Helene Pastor, 77, said to be close to Monaco's royal family, and nicknamed the "vice princess", had been visiting her son in hospital when an unknown gunman opened fire on her Lancia Voyager car.
The attack has baffled detectives. Pastor's chauffeur was seriously injured in the attack and died four days later. Pastor was taken to hospital with injuries to her face, neck, chest and abdomen, but died on Wednesday.
She had spent two hours before the attack at the bedside of her son Gildo, who had suffered a stroke, and left the Archet hospital in the west of Nice in the early evening. As her car pulled out of the hospital on to the main road, a man leaped out from behind a parapet wielding a sawn-off shotgun and fired into the passenger side.
After shooting a first time, the killer leaned into the slowly moving car and shot a second time, critically injuring driver Mohamed Darwich, 64, who had worked for Pastor for 15 years. CCTV images show the attacker running off with a second man. The car continued a further 20 metres before crashing into a parked vehicle.
"Unfortunately, the images are not perfect and until now we haven't been able to identify the murderers, who were disguised," said a police spokesman.
A report in the French daily Le Figaro said investigators suspected the two were members of Italy's most notorious organised crime gangs - either 'Ndrangheta or the Camorra. Both clans are said to have gained a strong foothold in the French Riviera's property sector, in which the Pastor family are key players.
Pastor, the sister of Michel Pastor, the former chairman of Monaco football club who died in February, was described by shocked friends as a "model of wisdom and discretion".
The Pastor family has a huge portfolio of property and land in Monaco estimated at 50,000 sq metres, or 2.5 per cent of the principality's area.
The holdings are part of a building dynasty established by Helene Pastor's grandfather, Jean-Baptiste, an Italian immigrant stonemason from a poor family in Liguria, who arrived in Monaco in the 19th century. After building Monaco's first soccer stadium, the firm was taken over by his son Gildo, who bought up swathes of seafront real estate at bargain prices after the second world war. When he died in 1990 his three children, Helene and her late brothers, Michel and Victor, inherited his fortune.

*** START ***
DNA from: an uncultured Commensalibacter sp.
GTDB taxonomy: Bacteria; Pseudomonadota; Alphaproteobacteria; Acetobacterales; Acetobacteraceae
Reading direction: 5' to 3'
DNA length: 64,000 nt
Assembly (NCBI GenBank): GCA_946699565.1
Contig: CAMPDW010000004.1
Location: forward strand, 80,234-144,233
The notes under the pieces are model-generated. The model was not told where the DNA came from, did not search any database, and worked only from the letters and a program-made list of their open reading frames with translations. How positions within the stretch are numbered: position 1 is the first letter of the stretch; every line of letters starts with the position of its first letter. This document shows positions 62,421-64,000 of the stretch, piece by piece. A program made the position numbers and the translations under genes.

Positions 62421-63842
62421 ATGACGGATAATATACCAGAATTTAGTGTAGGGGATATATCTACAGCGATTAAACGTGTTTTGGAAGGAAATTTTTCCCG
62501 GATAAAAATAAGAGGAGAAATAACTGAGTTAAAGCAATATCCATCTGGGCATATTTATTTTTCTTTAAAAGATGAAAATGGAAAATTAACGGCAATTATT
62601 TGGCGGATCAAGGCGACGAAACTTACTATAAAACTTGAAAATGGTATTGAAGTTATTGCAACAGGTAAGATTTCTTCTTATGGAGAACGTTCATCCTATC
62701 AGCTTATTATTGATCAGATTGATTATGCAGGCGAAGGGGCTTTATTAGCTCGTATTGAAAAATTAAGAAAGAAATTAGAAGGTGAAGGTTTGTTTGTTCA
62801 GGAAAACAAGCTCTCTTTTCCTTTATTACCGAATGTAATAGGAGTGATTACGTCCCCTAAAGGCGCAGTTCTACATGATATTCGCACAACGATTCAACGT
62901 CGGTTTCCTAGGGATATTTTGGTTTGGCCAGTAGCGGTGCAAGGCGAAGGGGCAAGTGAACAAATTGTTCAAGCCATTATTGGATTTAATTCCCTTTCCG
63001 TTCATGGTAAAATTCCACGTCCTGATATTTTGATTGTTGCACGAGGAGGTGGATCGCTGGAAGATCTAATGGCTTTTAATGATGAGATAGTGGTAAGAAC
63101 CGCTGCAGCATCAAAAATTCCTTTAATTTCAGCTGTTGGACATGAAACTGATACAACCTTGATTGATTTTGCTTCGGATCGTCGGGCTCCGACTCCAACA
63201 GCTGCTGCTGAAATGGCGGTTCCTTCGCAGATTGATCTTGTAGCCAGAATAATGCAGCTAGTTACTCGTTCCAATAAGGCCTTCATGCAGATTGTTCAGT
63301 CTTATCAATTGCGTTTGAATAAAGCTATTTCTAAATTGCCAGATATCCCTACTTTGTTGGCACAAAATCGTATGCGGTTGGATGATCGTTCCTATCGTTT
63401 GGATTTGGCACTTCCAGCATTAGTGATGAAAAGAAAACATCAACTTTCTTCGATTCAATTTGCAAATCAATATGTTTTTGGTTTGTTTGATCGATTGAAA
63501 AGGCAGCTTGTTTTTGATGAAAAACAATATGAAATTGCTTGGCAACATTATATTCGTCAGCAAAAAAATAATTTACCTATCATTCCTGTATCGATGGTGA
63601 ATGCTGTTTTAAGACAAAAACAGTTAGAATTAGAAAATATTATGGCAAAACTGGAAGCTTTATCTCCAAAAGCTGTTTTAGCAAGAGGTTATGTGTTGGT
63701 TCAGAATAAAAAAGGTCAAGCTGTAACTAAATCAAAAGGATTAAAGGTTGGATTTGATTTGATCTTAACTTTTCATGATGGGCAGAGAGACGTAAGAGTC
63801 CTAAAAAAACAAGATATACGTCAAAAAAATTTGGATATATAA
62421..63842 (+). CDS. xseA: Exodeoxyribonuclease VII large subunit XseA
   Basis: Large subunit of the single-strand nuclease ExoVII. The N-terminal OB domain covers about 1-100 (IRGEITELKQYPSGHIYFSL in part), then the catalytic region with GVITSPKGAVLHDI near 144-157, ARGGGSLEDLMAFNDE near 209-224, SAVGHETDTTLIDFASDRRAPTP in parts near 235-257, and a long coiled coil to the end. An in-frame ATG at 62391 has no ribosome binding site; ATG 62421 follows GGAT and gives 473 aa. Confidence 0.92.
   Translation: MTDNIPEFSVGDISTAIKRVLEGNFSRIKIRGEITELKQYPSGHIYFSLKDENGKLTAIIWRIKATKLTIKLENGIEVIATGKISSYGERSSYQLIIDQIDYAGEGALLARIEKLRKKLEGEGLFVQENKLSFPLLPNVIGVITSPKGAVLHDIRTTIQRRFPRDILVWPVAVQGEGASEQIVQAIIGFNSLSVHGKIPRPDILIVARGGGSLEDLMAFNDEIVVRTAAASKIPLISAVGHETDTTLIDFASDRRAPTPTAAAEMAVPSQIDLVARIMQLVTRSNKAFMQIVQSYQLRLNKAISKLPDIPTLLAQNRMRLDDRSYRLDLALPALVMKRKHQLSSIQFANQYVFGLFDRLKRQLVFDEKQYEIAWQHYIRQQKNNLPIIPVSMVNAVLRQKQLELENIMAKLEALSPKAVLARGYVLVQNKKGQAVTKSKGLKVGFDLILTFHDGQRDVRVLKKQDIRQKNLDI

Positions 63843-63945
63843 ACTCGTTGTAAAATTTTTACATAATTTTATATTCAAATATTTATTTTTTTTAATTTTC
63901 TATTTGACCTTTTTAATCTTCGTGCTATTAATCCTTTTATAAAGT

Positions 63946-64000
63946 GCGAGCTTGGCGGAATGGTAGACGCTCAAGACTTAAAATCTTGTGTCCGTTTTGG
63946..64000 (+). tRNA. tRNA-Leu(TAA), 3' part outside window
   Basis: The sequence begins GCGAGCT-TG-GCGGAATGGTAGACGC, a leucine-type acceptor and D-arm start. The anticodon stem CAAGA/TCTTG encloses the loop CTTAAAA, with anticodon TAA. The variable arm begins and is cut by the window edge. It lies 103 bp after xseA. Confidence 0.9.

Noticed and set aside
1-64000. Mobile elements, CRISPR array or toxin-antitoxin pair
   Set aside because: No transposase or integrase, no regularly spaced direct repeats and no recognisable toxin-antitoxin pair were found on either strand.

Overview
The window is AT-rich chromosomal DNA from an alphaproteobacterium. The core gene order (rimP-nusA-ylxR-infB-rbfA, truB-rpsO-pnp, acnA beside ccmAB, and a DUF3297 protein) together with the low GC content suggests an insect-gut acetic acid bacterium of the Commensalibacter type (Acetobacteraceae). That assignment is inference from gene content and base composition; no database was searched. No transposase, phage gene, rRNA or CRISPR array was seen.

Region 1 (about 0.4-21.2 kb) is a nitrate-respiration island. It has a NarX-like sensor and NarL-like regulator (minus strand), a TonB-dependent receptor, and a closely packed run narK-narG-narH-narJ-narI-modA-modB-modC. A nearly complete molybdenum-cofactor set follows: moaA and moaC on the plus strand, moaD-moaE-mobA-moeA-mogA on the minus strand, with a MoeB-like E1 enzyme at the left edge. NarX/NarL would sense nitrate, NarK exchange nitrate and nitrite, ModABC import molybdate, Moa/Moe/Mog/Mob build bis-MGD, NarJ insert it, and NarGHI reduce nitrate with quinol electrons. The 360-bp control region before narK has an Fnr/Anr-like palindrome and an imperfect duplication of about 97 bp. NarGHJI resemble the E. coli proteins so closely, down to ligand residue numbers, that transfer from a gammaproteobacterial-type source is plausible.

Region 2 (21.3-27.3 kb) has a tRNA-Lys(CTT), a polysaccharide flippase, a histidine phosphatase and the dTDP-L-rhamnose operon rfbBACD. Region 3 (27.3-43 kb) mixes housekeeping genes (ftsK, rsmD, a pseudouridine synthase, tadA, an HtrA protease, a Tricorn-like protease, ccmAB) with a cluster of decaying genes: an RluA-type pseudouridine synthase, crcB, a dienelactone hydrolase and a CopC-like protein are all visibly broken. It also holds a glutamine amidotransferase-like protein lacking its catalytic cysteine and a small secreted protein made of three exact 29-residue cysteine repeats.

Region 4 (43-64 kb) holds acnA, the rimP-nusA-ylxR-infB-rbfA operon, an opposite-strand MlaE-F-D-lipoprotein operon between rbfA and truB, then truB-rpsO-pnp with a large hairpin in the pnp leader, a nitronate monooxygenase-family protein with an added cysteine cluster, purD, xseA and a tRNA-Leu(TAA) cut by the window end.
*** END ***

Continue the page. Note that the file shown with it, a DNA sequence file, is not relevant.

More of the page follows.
The three branches of the Pastor family are believed to own between 3,000-4,000 flats of a total of 20,000 in the 200-hectare principality. The family's flats are worth an estimated €20 billion (HK$212 billion). They are also friends of Monaco's royal family.
After the attack, Prince Albert said he was "deeply upset" and offered the Pastor family his "very deep support".
Police, who first described the attack on Pastor's car as an "ambush" and an "attempted execution", admitted they had no idea whether it was Pastor or her chauffeur who was the target of the gunmen, and said the choice of weapons did not suggest a professional assassin or the mafia.
"All lines of inquiry remain open," a police source working on the murders told Le Nouvel Observateur magazine.
"The inspectors of the Nice criminal division are examining the weapon, which is not a favourite of the big professional bandits."
Police say they are now looking into any family secrets that may have provided a motive for Helene Pastor's murder.